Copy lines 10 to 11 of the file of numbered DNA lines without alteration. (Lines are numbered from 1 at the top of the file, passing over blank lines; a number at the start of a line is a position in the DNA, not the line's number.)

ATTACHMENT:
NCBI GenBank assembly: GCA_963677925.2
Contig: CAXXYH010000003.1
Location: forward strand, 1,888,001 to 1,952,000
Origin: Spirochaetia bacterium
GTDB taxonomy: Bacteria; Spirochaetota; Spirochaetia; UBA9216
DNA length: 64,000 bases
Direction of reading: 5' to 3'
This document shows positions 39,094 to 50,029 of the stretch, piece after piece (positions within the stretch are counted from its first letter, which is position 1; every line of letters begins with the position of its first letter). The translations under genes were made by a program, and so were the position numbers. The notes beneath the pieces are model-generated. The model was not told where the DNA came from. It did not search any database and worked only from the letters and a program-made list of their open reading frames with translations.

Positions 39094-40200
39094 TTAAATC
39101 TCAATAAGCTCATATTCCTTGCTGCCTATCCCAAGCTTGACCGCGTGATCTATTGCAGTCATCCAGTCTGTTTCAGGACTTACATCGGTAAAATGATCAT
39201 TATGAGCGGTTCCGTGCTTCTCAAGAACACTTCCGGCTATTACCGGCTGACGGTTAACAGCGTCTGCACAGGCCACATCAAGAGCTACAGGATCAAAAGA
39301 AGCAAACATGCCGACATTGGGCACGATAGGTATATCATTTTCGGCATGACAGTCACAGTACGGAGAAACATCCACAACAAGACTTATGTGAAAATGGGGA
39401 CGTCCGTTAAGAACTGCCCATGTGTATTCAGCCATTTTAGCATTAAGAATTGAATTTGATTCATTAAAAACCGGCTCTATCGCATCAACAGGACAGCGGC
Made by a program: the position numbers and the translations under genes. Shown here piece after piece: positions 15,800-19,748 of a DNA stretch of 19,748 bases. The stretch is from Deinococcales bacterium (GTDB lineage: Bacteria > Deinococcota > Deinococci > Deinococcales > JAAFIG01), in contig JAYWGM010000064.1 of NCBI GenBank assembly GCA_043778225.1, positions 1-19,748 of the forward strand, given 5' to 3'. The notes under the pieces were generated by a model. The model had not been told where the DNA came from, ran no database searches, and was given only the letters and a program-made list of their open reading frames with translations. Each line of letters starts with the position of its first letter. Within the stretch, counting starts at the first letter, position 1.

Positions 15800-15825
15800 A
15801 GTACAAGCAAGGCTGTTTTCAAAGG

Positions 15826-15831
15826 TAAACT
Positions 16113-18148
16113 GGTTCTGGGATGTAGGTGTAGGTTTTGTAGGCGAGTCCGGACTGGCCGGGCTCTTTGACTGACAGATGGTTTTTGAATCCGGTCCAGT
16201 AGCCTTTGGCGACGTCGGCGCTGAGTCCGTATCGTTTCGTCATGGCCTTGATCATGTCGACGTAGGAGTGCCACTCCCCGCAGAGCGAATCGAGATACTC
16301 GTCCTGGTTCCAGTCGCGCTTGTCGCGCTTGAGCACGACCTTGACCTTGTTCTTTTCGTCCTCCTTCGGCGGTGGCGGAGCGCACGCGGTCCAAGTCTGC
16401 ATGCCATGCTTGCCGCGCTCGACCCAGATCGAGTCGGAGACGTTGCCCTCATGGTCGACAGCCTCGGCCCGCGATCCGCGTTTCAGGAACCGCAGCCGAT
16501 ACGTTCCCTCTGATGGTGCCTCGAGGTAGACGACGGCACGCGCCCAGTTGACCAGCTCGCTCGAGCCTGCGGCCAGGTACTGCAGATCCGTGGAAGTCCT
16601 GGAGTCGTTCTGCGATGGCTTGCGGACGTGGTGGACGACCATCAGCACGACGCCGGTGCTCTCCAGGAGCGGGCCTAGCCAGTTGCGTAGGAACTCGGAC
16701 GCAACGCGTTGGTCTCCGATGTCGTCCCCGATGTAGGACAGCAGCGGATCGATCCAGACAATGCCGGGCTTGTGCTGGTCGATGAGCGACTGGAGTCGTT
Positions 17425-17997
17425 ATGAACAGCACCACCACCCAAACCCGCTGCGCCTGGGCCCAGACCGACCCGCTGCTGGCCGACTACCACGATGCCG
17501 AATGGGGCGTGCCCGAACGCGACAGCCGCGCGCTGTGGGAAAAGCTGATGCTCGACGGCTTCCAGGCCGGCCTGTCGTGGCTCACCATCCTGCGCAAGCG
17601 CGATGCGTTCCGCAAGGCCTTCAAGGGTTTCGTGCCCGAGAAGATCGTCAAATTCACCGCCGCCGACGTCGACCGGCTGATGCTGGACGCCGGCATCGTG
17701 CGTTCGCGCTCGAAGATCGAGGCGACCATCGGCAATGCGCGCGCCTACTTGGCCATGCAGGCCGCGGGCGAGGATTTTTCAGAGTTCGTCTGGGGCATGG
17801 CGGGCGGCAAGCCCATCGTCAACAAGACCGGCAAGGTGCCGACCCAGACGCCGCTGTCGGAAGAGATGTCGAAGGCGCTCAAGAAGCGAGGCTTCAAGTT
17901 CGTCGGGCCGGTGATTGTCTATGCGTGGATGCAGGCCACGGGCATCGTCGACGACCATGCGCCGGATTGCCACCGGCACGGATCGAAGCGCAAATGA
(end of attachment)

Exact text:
39094 TTAAATC
39101 TCAATAAGCTCATATTCCTTGCTGCCTATCCCAAGCTTGACCGCGTGATCTATTGCAGTCATCCAGTCTGTTTCAGGACTTACATCGGTAAAATGATCAT